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Wednesday, June 1, 2011

Policing Probate Courts: A National Need

Policing probate court
The Connecticut Post by Frank Juliano  -  May 28, 2011

Probate court judges in the state are elected for a four-year term, work part-time hours and usually also have a private law practice. Until a recent reorganization, they were paid a percentage of the value of the estates they processed. There have been several high-profile cases in recent years of probate judges accused of abusing their power or improperly enriching themselves.  Yet, when the courts were reorganized last year, reducing 123 probate districts to 59, including five regional children's courts, little was done to change the way that they operate.  Judges in Branford, New London, Middletown, Westbrook, Portland and Southington have had complaints filed against them to the Council of Probate Judicial Conduct in the past eight years. When the council took the rare step of publicly censuring Southington judge Bryan Meccariello last September, Meccariello withdrew his re-election bid and is no longer serving.  John Fertig, who had been the probate judge in Oxford for 21 years before the districts were consolidated, said that one of the changes made by the recent law is that probate judges are now paid according to a formula that considers how large a population they serve and how much work they usually do.  "The billing system is still the same," he said. "There are application fees and a percentage of a decedent's estate," he said. "The only difference is that the money is sent up to Hartford and checks are sent out to the judges and clerks."  One of the criticisms sometimes heard about probate judges is that they tend to hire the same people to serve as conservators of estates and of people too incapacitated to handle their own affairs. Conservators pay the bills and manage the assets of the estate. Fertig said the same people tend to get that work "because you reach a certain comfort level with someone. There is a list that you are supposed to draw from on a rotating basis but some of them were not very good and I'd scratch them off," Fertig said. "You tend to avoid going outside of the people you know."  The code of ethics for probate judges forbids them from hiring other members of their private law firms from serving as guardians or conservators in their courts. Judge James Kinsella ran afoul of that rule in 1983 and was referred for impeachment by the Council on Probate Judicial Conduct.  The council didn't tell Meccariello that he had to withdraw from the race last year, said Richard Banbury, an attorney who is also the executive director of the Council on Probate Judicial Conduct. "But other people did, to avoid giving a black eye to the profession."  The council had found that Meccariello replaced the person a dying woman had chosen as her conservator with a friend of his. The new conservator set up two trusts and funneled the assets of the estate into them, bypassing the woman's chosen beneficiaries.  Banbury said that his disciplinary panel has received between 18 and 24 complaints about probate judges in the past seven years.  "They break down into two categories," he said. "We can give a private reprimand for what we'd consider `venal sins,' basically telling the judge: `You shouldn't be doing that.' We can hold public hearings and censure judges for misconduct, for the hardcore violations, but we have few of these, maybe one a year."  Fertig said there have been bad judges, "but not that many. Those are the cases that people jump on and they usually come out of a situation where no one was paying attention. When they happen, it's because there is a smell of money around, or a family member isn't happy with a decision."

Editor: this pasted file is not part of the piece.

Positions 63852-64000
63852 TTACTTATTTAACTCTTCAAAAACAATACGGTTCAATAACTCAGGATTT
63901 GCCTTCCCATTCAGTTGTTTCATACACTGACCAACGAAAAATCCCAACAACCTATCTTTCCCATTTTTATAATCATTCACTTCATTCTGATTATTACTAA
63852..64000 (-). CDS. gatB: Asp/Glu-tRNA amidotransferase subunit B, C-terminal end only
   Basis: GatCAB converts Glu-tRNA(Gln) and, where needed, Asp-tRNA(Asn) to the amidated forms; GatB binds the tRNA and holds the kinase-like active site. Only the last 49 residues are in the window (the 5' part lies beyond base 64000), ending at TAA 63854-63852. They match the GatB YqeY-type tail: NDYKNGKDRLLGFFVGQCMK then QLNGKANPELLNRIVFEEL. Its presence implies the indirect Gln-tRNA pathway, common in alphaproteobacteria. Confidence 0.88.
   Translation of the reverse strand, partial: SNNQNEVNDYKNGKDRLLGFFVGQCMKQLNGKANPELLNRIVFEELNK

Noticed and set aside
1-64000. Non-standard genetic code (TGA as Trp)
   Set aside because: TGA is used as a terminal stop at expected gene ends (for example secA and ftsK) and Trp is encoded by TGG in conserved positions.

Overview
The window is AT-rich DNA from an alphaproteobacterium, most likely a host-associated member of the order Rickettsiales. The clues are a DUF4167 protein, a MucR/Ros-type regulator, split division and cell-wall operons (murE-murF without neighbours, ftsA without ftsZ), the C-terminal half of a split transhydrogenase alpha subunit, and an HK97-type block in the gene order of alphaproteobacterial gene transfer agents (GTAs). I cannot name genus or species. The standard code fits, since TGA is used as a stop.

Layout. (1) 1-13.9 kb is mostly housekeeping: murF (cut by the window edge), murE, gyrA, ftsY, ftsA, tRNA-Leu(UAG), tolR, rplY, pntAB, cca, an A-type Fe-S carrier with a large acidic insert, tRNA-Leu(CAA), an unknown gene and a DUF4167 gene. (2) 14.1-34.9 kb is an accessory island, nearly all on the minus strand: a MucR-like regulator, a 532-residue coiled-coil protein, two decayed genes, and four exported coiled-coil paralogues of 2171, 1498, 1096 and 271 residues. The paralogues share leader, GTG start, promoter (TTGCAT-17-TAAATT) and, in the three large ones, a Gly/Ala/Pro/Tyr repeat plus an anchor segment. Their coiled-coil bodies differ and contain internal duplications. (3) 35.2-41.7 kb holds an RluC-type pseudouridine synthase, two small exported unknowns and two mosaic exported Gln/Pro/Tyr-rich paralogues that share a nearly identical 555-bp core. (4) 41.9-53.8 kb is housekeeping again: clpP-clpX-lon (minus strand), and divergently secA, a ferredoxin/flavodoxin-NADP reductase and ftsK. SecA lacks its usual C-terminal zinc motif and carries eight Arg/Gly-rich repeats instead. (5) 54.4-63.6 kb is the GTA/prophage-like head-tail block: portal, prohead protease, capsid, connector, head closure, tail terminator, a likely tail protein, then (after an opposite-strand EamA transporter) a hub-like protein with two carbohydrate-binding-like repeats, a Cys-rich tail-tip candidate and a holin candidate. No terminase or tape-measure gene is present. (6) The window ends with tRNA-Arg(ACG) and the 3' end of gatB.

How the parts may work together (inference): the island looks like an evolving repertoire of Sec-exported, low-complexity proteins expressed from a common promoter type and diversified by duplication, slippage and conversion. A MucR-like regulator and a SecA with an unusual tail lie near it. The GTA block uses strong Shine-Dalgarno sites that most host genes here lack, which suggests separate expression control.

RELATED STORY:

Probate cases: Volatile mix of law, emotion
The Connecticut Post by Frank Juliano  -  May 31, 2011

A brother and sister fight over which one of them their mother will live with. A nursing home and the family of a deceased patient fight over the amount of money spent on the woman's funeral. And two cousins of a man who never knew them fight for a share of his estate. Family battles that can't be resolved privately usually end up before one of the state's 59 probate court judges, with lawyers, social workers and sometimes medical professionals in tow. The issues laid bare in court often involve the difficulties of caring for aging relatives, who gets control of assets and who cares for a child. The courts have the power to remove unfit parents as the guardians of their children; commit people with severe psychiatric disabilities to an institution; determine the paternity of children born to unwed mothers; order the sterilization of profoundly mentally retarded people; and interpret contested wills. Adoptions and guardianships are also handled by the courts.